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Senators urged the interior minister to strictly enforce the law against corrupted officials and find ways to improve regulatory measures to prevent another Mountain B tragedy in the future.
“If the law was strictly enforced since the registration process and there was a proper inspection by officials then such incident could have been prevented,” Senator Wanchai Sornsiri told parliament today.
“There is also no denying that the interior minister is not involved at all because civil servants that were in charge were under his supervision,” he said.
His comments came after an initial police investigation into the fire at Mountain B club in Sattahip, Chonburi, which killed 15 people on early Friday morning found that the owner did not have a license to operate an entertainment venue. More than 40 others were also injured during the incident.
The owner, Pongsiri Punprasong, 28, was arrested on Saturday. He was charged with committing negligible acts that led to the death of others.
The club was illegally modified from a restaurant into a club without a proper fire prevention system, where fire exits were blocked and there were only two fire extinguishers in the entire building.
Pol Col Wutthipong Somjai, the chief of the Phlu Ta Luang station, said last week that local police did not know that the place was being operated as a club, even though local people have filed police complaints of loud noises coming from the venue.
Pol Col Wutthipong and four other senior police officers were later transferred to an inactive post at the Chonburi provincial police operations centre, pending an investigation into the fire.
The Sattahip district chief, Chartchai Sripho-on, was also transferred to the department head office for the same reason.
Interior Minister Anupong Paochinda said in parliament that there is no denying that the interior ministry should show responsibility for what happened.
However, the people who are directly in charge are local officials, such as the governor of Chonburi, and the ministry is currently investigating whether state officials were taking bribes to allow the club to open and stay open without a license.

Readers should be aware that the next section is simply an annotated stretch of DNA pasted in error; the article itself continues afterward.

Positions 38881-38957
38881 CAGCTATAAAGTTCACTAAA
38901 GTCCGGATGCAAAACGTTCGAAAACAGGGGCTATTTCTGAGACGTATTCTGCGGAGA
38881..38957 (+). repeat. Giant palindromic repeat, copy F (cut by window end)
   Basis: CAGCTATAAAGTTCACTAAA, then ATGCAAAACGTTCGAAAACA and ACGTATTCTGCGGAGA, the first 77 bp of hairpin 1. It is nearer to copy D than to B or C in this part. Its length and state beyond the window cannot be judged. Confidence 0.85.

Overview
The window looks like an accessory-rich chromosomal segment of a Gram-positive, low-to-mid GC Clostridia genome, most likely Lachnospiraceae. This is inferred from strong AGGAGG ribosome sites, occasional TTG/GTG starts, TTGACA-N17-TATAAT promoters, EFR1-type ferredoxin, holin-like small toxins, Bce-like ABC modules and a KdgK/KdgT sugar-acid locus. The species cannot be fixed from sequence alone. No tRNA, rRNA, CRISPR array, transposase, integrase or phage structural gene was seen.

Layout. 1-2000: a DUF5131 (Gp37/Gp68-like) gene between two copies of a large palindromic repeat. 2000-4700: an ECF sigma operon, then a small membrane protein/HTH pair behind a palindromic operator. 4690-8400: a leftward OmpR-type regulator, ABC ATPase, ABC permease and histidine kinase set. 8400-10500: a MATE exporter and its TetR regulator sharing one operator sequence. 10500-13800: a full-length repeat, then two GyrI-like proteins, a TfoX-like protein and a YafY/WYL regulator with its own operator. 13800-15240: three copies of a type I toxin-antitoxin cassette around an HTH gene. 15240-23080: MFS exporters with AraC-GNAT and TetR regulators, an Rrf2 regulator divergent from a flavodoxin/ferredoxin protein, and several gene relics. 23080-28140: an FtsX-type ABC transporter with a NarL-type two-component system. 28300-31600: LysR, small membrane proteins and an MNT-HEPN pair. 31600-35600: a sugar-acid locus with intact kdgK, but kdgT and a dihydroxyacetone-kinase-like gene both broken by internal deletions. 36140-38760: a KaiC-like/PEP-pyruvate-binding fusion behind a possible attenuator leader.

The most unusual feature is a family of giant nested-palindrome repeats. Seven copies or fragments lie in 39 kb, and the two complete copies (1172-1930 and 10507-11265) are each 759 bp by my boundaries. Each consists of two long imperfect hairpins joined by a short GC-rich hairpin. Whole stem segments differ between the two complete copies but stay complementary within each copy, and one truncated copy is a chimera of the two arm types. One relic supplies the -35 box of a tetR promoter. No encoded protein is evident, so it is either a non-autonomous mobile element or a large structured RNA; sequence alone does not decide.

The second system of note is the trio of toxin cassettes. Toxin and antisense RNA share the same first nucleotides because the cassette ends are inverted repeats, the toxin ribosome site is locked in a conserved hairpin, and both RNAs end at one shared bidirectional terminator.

Anupong said the club acquired a license to operate as a restaurant and it was open since June 1st this year, but they were operating as a club instead. With this fact, administrative and local officials must be responsible and the operator was knowingly breaking the law as well.
“The initial order was to transfer the district chief and an investigation committee has been set up to look into possible corruptions,” he said.
“I insist that I am not being careless about this and I have issued a nationwide order to make sure that buildings are following regulations and businesses are operating with proper licenses,” he said.
Anupong also said that all related officials that were found guilty will face severe punishment.
Bangkok Shuts 83 Venues
Following a new round of fire inspection which began after a fire in Silom Soi 2 on June 20, the Bangkok Metropolitan Administration (BMA) said on Saturday that they have inspected around 400 entertainment venues so far and 83 of them were not properly prepared for a fire.
All 83 venues were ordered to temporary shutdown until they can follow regulations. Out of the 83 venues, 49 were found in Chatuchak alone followed by 5 in Thonburi.
Other districts that were found to have unsafe venues include Din Daeng, Bang Khae, Phra Khanong, Don Muang, Bang Kapi, Bang Khun Thien and Thawi Watthana. The inspection in other districts is still ongoing.